Following principles of Realistic Rayonism, the peacock is clearly delineated and yet remains simply the point of departure for the more eye-catching green oval of the body and the intensely colored, semi-abstract tail. That tail creates a sense of independent movement as the colors contrast and create visual tension, yet the composition of the feathers can also be read as a classical architectural arcade or a painter's palette. These allusions are not contradictory, but allowed to co-exist and ultimately create a more dynamic field of possible interpretations.
The literary concept of Zaum poetry, comprised of nonsensical sounds that assaulted traditional language structures, was embraced by the Russian avant-garde as a means of breaking with the past. Like the Italian Futurists, who were contemporaneously adopting similar approaches in their poetry, the intent was to create a wholly modern, sensorial alternative. Alliances with sympathetic visual artists, such as this collaboration between Kruchenykh, a radical Russian Futuristic poet, and Larionov, were common.
Like the Rayonists, Zaum poets wanted to break into new forms of expression; Kruchenvkh first began publishing postcards before embarking on lithographed books and collaborating with other poets and artists. Old-Fashioned Love was the first of his collaborations with Larionov; Larionov and Goncharova would eventually partner with him on eight books, including Igra v adu (A Game in Hell) in 1912, Worldbackwords and Pomada (Lipstick) in 1913.
This front page shows Larionov's Rayonist depiction of a vase of flowers, with the contours exaggerated in thick, forceful black lines. Limited by the lithographic medium, this print was nonetheless an important step in the development of the "rays" of light as Larionov balanced his representation of an object with his disintegration of that object into light. The work remains Realist Rayonism; indeed, his images in the book drew from natural subjects - flowers, leaves, vines - and human figures illustrated in the Neo-primitivist style of Russian lubki. These lubki were inexpensive woodblock prints that decorated many Russian homes; they provided a common source of native folk iconography for the avant-garde, who valued both their naïveté and their nostalgic familiarity. That he alternates between the forward-looking Rayonist style and retrogressive primitivism reflects the open and all-encompassing stance of the movement. Similarly, Larionov staged the Target show at the same time that he was organizing the exhibition "Original Icon Paintings and Lubki," which focused on highly native and traditional forms of image-making.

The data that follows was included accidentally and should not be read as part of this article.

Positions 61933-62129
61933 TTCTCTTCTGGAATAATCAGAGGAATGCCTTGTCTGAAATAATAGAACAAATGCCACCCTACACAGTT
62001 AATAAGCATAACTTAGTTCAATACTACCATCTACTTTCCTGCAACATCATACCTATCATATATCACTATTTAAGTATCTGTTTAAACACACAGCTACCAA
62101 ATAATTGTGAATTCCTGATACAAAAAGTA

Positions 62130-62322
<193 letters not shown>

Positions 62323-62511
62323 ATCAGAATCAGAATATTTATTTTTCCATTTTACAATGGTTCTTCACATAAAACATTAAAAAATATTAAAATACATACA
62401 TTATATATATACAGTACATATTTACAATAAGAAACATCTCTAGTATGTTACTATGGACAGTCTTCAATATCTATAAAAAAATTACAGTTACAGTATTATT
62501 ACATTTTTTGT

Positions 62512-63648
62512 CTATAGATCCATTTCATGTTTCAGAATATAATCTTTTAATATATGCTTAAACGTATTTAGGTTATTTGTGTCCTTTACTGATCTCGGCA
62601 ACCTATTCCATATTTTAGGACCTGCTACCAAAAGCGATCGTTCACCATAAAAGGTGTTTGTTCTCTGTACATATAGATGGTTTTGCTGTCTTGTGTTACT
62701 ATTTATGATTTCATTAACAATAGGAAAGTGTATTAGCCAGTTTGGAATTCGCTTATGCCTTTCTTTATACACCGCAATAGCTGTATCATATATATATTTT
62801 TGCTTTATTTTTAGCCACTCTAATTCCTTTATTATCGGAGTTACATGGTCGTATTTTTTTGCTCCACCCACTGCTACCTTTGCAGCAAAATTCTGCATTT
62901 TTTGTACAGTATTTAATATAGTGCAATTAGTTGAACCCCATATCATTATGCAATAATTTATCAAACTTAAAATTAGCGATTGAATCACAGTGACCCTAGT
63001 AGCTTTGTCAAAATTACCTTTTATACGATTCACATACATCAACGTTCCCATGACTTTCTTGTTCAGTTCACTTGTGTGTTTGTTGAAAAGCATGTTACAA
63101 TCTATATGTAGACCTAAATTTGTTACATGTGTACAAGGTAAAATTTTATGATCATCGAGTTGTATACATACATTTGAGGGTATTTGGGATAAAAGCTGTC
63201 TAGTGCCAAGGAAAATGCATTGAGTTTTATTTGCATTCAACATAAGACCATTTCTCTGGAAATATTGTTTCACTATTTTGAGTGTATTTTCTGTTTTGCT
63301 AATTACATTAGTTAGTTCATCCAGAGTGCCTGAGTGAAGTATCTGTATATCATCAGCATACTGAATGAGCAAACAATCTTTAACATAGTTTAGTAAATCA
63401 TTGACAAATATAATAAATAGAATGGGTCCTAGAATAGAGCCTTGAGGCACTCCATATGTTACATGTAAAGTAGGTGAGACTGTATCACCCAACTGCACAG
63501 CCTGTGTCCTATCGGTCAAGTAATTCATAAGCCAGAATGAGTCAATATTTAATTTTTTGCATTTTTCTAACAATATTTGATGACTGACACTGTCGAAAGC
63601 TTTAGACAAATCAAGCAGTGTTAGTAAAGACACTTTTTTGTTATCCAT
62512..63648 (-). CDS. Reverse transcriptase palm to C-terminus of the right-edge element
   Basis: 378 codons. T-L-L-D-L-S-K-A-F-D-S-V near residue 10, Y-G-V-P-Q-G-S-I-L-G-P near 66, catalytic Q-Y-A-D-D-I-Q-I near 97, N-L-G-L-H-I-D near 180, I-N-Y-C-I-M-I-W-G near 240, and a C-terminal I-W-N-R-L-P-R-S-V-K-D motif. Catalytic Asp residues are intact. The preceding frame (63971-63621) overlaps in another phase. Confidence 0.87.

In this work of Realistic Rayonism, the artist depicts a dynamic rooster in rays of red and gold; a hen, barely identifiable, appears in golden planes of color beside it. While the objects of the painting are discernable, the true subject, however, is their merging with the background space and their disillusion into rays of light and vectors of energy. This is particularly evident in the left half of the painting, as the lines of reflected light intersect in a chaos of dynamic force lines.
From the early development of the movement, Larionov emphasized the symbolic and visual power of light and radiance, an interest that belies the influence of Impressionism and Post-Impressionism. In his modernization of those 19th-century studies of light, however, he explained, "it is not the objects themselves that we see, but the beams of rays that emanate from them, which are shown in the picture with color lines." The light rays come from the objects and the surroundings, and as a result the subject and its surroundings are integrated into their surrounding environments. Like Cubism, the distinction between the object and its space is complicated, however the Rayonists were motivated by their metaphysical interests in the fourth dimension and their search for a unified expression of energy that surpassed the concrete object.
Useful Resources on Rayonism
- Russian Modernism between East and West: Natalia Goncharova and the Moscow Avant-GardeOur PickBy Jane Ashton Sharp
- Mikhail Larionov and the Russian Avant-GardeBy Anthony Parton
- GoncharovaBy Anthony Parton
- Amazons of the Avant-GardeJohn Bowlt, editor, and Matthew Drutt
- Goncharova's RayismOur PickBy Anthony Parton / InCoRM Journal / Spring-Autumn 2011
- Rayonists and Futurists: A Manifesto, 1913By Mikhail Larionov and Natalya Goncharova / monoskop.org / 1976
- Mikhail Fedorovich Larionov 18881-1964: A Study of the Chronology and Sources of His ArtBy Anthony Parton / 1985